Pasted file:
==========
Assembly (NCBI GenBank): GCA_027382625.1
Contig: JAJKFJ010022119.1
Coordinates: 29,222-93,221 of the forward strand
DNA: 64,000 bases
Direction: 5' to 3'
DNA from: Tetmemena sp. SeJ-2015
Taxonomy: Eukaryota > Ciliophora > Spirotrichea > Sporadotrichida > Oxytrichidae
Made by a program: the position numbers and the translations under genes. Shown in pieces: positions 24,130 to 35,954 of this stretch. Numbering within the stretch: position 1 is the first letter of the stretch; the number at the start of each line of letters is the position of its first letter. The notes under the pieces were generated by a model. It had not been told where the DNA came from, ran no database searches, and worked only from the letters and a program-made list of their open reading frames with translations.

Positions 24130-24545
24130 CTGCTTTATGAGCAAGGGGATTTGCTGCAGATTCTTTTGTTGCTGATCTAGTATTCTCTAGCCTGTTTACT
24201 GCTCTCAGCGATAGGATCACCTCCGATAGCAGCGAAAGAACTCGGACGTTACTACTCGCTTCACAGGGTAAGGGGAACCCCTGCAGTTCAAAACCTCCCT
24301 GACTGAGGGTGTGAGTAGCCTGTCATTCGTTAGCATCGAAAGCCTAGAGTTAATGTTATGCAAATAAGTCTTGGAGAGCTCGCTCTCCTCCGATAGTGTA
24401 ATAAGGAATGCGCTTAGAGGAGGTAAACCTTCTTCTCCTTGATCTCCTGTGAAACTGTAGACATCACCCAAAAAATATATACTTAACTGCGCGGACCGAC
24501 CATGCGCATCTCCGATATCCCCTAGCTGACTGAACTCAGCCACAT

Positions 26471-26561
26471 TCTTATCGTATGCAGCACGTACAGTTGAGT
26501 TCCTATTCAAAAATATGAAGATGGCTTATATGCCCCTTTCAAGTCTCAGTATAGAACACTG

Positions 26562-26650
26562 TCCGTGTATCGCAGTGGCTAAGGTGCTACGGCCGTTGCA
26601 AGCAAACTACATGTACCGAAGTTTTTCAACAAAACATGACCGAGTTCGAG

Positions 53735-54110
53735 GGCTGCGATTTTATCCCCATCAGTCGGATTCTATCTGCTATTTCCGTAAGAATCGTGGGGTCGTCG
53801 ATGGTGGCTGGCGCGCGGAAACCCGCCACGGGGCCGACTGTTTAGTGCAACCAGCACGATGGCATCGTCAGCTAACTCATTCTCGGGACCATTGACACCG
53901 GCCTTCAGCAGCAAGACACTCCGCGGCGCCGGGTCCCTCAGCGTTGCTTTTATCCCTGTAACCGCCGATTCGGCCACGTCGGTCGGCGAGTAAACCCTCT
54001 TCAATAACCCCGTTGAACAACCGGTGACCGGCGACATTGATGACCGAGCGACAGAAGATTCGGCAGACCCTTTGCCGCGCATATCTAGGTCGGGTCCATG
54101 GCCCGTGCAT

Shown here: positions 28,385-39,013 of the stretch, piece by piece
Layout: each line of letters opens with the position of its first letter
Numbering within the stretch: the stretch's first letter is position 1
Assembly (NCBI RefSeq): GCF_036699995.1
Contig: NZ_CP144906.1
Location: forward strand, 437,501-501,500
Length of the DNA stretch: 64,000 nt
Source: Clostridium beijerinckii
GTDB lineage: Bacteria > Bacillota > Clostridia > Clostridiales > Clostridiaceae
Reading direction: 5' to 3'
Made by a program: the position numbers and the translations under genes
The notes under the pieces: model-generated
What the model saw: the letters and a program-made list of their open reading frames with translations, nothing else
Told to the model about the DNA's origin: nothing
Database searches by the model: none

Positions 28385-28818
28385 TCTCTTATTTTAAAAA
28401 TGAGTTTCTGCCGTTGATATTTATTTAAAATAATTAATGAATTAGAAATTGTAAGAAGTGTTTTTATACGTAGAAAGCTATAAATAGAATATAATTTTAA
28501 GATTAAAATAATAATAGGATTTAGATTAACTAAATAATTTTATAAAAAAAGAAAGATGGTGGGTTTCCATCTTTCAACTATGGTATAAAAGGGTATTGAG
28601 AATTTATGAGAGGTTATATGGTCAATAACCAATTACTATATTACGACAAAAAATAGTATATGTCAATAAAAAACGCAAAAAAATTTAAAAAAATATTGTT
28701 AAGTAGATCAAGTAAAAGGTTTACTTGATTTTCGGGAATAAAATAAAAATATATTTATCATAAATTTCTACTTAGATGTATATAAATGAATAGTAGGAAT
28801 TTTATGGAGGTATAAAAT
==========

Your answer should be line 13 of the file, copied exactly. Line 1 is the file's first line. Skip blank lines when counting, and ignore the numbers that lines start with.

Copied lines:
24401 ATAAGGAATGCGCTTAGAGGAGGTAAACCTTCTTCTCCTTGATCTCCTGTGAAACTGTAGACATCACCCAAAAAATATATACTTAACTGCGCGGACCGAC